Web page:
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Figure 25.3: Block diagram of the delay-DPC unit of the GMRT correlator

The block diagram of the delay and data preparation card (delay-DPC) is shown in Fig. 25.3. Each basic unit of the delay-DPC takes the four outputs of ADCs corresponding to (see Fig 25.1) the signals $R_U, R_L, L_U$ and $L_L$ from a given antenna. These 6 bit quantized signals are rounded off to 4 bits and then sent to a multiplexer. The multiplexer has various modes; for example any one of the four inputs of the multiplexer can be mapped to all four of its outputs ($A,B,C,D$ in Fig. 25.3). Other mappings include (a) $A = R_L$, $B = L_L$, $C = L_L$, $D = R_L$, and (b) $A = R_U$, $B = L_U$, $C = L_U$, $D = R_U$, which are used for polarization observations with the correlator. The multiplexer outputs are passed through a memory based integral delay compensation circuit (see Chapter 9). The delay compensated outputs are then fed to the FFT subsystem.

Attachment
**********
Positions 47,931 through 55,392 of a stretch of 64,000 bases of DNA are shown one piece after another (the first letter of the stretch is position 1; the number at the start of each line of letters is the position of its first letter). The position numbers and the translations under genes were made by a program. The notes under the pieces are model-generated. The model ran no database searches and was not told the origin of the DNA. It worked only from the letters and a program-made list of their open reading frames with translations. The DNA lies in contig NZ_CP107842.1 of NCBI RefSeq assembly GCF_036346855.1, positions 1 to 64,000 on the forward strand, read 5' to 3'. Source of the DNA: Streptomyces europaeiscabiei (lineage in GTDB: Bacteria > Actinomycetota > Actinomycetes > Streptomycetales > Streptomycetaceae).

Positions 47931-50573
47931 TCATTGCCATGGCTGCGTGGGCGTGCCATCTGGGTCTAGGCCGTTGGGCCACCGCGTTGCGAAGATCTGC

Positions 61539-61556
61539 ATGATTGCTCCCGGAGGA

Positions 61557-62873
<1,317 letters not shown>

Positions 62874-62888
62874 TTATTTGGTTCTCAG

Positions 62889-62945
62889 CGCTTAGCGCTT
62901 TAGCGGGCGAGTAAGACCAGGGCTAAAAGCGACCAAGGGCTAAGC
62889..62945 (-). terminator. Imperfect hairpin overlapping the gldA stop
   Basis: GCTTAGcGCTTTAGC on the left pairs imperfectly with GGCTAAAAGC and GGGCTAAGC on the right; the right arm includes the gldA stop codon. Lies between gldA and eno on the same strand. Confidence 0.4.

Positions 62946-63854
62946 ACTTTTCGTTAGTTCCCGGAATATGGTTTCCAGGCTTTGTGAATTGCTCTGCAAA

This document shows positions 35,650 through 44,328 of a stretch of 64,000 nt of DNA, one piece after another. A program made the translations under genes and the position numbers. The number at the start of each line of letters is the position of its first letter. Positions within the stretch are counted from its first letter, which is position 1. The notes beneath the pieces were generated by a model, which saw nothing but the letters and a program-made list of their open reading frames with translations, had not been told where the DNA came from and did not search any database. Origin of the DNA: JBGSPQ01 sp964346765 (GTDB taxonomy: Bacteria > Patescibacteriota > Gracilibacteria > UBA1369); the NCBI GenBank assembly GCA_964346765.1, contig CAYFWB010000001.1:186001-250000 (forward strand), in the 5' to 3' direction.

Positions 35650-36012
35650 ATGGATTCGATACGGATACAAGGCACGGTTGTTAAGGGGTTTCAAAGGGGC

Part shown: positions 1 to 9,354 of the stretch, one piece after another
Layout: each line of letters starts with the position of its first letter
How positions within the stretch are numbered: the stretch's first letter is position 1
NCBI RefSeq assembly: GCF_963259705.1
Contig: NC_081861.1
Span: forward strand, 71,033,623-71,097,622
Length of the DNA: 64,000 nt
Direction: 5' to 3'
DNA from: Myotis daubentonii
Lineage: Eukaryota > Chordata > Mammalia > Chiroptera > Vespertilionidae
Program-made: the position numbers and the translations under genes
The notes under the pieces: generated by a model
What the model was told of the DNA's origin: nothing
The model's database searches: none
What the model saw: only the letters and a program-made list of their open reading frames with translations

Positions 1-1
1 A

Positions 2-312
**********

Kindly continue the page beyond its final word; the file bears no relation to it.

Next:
The rate at which data is written to the memory in the dly-DPC card is tunable. In particular it can be any one of $32/2^k$ MHz, where $k = 0~{\rm to}~k = 7$. This rate is chosen to be the Nyquist rate for the input signal bandwidth, i.e. for bandwidths smaller than 16 MHz, the rate is less than 32 MHz. However, the data is always read out at a constant rate of 32 MHz25.3. To maintain the data throughput, data from the memory hence has to be read out in an `overlapping' fashion. This way of reading the data provides the facility to perform `overlapping' FFTs (and hence an improvement in the signal to noise ratio) when the input bandwidth is less than 16 MHz.

The two other functions of the delay-DPC system are (a) gain measurement (b) Walsh demodulation.


... 32 MHz25.3
In the final correlator it will be at 32.25 MHz.

next up previous contents
Next: FFT Up: An overview of the Previous: ADC   Contents